Eric Calvillo had never been to a prison.
Naturally, as the San Jose Earthquakes midfielder was en route with members of the club to San Quentin State Prison -- a notorious maximum level security correctional facility about an hour north of San Jose -- he was a little nervous.
“Going into it, my guard was up a little bit," Calvillo admitted to MLSsoccer.com on Monday. "At the same time, we had a lot of people going. I talked to a lot of the staff members who had been going for a while, I found it interesting. I wanted to do something new.”
Calvillo, Paul Marie and the staff put inmates through drills as the men went through the paces with smiles. They got to speak with the men, talk soccer and life. The club produced a brilliant six-minute video that is well worth your time (above).
Calvillo came away enlightened, with a fresh perspective.
“It meant a lot," Calvillo said of the experience. "Everyone has their point of view on prisoners and why they’re there. One of them said it very well: Obviously they made their decisions, bad choices, but it doesn’t give anybody the right to judge them because they’re in there for their mistakes. Some of them in there are a great group of men who made bad decisions.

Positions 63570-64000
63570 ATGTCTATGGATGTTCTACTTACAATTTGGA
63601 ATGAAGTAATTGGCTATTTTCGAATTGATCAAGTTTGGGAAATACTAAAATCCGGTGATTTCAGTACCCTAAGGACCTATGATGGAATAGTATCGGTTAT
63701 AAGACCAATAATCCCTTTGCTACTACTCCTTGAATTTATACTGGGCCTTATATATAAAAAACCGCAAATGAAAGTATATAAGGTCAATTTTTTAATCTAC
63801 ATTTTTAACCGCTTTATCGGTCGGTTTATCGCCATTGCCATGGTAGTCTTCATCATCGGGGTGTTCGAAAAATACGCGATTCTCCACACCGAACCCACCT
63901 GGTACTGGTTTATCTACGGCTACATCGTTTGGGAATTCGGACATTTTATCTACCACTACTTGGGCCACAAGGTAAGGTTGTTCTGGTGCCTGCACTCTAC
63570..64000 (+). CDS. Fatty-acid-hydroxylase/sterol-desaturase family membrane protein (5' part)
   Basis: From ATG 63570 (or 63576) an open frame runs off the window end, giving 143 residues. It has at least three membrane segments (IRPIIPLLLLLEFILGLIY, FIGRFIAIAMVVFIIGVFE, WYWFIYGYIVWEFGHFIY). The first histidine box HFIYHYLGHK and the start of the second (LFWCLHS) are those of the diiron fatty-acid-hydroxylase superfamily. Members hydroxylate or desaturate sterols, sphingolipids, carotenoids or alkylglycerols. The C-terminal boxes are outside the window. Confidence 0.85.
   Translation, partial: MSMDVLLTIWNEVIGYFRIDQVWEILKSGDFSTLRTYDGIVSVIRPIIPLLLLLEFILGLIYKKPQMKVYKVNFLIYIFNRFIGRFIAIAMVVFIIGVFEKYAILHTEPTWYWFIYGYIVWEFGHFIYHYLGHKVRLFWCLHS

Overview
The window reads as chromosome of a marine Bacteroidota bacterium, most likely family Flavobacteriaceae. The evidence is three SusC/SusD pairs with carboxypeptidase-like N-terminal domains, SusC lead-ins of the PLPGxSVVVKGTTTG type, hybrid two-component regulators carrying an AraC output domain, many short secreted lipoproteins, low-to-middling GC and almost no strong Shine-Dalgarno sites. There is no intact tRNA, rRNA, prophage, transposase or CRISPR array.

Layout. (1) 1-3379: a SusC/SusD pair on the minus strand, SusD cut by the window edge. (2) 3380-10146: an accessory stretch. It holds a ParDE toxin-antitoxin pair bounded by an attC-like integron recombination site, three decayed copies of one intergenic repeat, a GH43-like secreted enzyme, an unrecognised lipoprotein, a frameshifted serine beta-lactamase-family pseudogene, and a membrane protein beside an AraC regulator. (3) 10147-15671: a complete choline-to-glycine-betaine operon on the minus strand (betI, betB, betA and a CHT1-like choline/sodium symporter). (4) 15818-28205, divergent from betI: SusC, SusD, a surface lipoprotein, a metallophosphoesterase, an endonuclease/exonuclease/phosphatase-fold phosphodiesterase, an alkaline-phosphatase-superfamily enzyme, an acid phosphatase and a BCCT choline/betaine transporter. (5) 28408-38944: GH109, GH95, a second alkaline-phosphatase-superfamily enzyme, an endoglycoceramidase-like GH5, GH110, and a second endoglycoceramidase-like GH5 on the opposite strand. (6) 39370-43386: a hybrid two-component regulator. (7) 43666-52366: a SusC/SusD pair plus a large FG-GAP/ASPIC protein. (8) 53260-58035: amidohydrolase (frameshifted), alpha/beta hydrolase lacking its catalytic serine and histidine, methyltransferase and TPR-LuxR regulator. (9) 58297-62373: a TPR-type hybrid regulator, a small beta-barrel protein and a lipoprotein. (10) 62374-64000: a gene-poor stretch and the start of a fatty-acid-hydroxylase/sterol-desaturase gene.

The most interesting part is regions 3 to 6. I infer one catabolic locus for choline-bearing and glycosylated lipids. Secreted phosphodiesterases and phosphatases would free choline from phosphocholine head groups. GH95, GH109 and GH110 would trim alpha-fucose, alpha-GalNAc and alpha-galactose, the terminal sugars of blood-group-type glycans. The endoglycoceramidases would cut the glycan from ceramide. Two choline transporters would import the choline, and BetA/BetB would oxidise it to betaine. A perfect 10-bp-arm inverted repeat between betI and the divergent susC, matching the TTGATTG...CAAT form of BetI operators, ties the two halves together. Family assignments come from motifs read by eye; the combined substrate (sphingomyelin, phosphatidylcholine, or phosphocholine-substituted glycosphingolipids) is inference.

"They were very nice, very helpful. It gave me a new point of view on prisoners.”
It was the third time that members of Quakes have been to San Quentin. The club donated cleats, goalkeeper gloves and training gear.
After drills, Quakes staff and the San Quentin men played a game. Calvillo had to watch from the side, but enjoyed the experience all the same.
“Just to see them laughing and enjoying the game that I love, and they love. I can tell by the way they played," Calvillo said. "No one was even thinking about where we were at, what the whole feeling was. It was just about going out and playing the game that we all love. Watching them and the staff have a great time, everyone is laughing and enjoying themselves, it reminded me of when I was kid, playing for just the fun of it.”
And Calvillo says he is already looking forward to his second trip to a prison.